Dieter Stelling is back in the swim, thanks to the specialized skills of the Children's Orthopaedic Center's Hip Preservation Program.
Dieter Stelling feels right at home in the ocean, where he loves to dive and snorkel, exploring marine life. Out of the water, he prefers to be hiking or rock climbing — always on the move.
Unfortunately, in late 2015, the 26-year-old found it difficult to even walk short distances without pain. The reason: a rare genetic condition called hereditary multiple exostoses, or HME, in which bony spurs — cartilage-capped benign bone tumors — develop around area of active bone growth, particularly the long bones of the body.
Shortly after birth, Dieter was diagnosed with HME, which has been linked with mutations in three genes. His mother, who also has the inheritable condition, felt a small bone spur on one of her newborn’s legs, and she knew what it was, even before doctors confirmed it.
The family resided in Sacramento at the time and young Dieter had several procedures there to remove bone growths. Then, when he was 7, his parents both found jobs in Southern California.
A top orthopaedic center
There the family discovered Children’s Hospital Los Angeles and its esteemed Children’s Orthopaedic Center, now ranked in the top 10 pediatric orthopaedic programs nationwide by U.S. News and World Report. It soon became one of the reasons the Stellings decided to settle in L.A.
The Children’s Orthopaedic Center was then headed by Vernon Tolo, MD, now chief emeritus, who became Dieter's orthopaedic surgeon. “Even at that age, I was impressed by how dedicated Dr. Tolo and everyone there was,” says Dieter.
Over the years, he has had multiple surgeries—so many he’s stopped keeping track, he says—“easily more than a dozen.” Each time, CHLA doctors removed more of the bony spurs that, depending on their location, can cause pain or numbness from nerve compression, along with vascular problems, irritated tendons and muscles, and restricted range of motion. HME also leaves people at an increased risk of developing a rare form of bone cancer.
With the medical intervention from the Children’s Orthopaedic Center, Dieter was able to attend college in one of his dream locations—Hawaii. He graduated from the University of Hawaii at Manoa in 2013 with a double major in zoology and marine biology, and began working for the National Oceanic and Atmospheric Association (NOAA) monitoring local fisheries.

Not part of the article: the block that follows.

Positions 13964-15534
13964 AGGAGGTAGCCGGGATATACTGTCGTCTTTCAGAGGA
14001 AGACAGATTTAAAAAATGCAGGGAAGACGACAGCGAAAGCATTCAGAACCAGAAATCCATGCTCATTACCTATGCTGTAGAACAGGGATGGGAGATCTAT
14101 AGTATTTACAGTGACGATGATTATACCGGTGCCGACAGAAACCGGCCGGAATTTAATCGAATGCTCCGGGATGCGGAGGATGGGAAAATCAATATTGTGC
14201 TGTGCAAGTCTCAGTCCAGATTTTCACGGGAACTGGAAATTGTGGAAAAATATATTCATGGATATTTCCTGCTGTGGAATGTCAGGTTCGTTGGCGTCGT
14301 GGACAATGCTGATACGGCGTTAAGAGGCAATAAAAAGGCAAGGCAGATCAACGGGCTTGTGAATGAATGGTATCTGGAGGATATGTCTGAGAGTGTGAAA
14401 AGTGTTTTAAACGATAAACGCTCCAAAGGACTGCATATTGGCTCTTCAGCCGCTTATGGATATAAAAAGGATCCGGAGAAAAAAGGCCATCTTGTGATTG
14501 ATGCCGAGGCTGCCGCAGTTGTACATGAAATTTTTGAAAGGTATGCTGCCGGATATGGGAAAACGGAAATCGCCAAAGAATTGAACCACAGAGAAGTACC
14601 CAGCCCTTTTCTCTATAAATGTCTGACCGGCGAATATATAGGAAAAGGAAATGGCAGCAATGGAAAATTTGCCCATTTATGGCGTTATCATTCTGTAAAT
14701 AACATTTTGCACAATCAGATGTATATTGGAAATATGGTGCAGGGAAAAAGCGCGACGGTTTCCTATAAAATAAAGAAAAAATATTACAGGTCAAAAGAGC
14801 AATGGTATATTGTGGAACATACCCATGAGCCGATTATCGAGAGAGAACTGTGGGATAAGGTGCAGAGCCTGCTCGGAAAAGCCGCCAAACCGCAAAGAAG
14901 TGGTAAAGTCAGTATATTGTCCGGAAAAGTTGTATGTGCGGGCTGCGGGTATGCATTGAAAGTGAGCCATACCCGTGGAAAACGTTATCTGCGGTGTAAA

Away from the job, he pursued his passion for underwater photography, capturing and selling photos of sea turtles, dolphins and stingrays. Then life intervened.
By 2015, his bone tumors—they number in the hundreds, says Dieter—were causing new problems. Growths on his hip joints, in particular, were impeding his muscles and tendons. Not only were diving and hiking out of the question, so was walking even short distances. A seemingly simple action like bending down to tie his shoes became impossible. “I had trouble lifting my legs and needed to use a cane,” Dieter recalls. Often the pain was so excruciating, he went weeks without any significant sleep.
After seven years in Hawaii, Dieter moved back home to Los Angeles. He returned to the Children’s Orthopaedic Center, which two years ago launched the Hip Preservation Program, the only program of its kind in Southern California.
One of the program’s priorities is “to try to prevent children and young adults from needing whole-hip replacements in their 20s or 30s,” says Rachel Goldstein, MD, MPH, a CHLA orthopaedic surgeon and hip specialist.
The Hip Preservation Program specializes in diagnosing and treating congenital and developmental hip disorders, post-traumatic hip abnormalities, sports-related hip injuries, and adolescent and young-adult hip pain. Its orthopaedic surgeons are specially trained in hip reconstruction and total-hip replacement. These experts routinely perform complex, leading-edge surgical procedures for a wide range of both rare and common conditions, including deformities of the hip joint and femur (the long bone of the leg), as well as hip dysplasia (dislocation of the hip joint).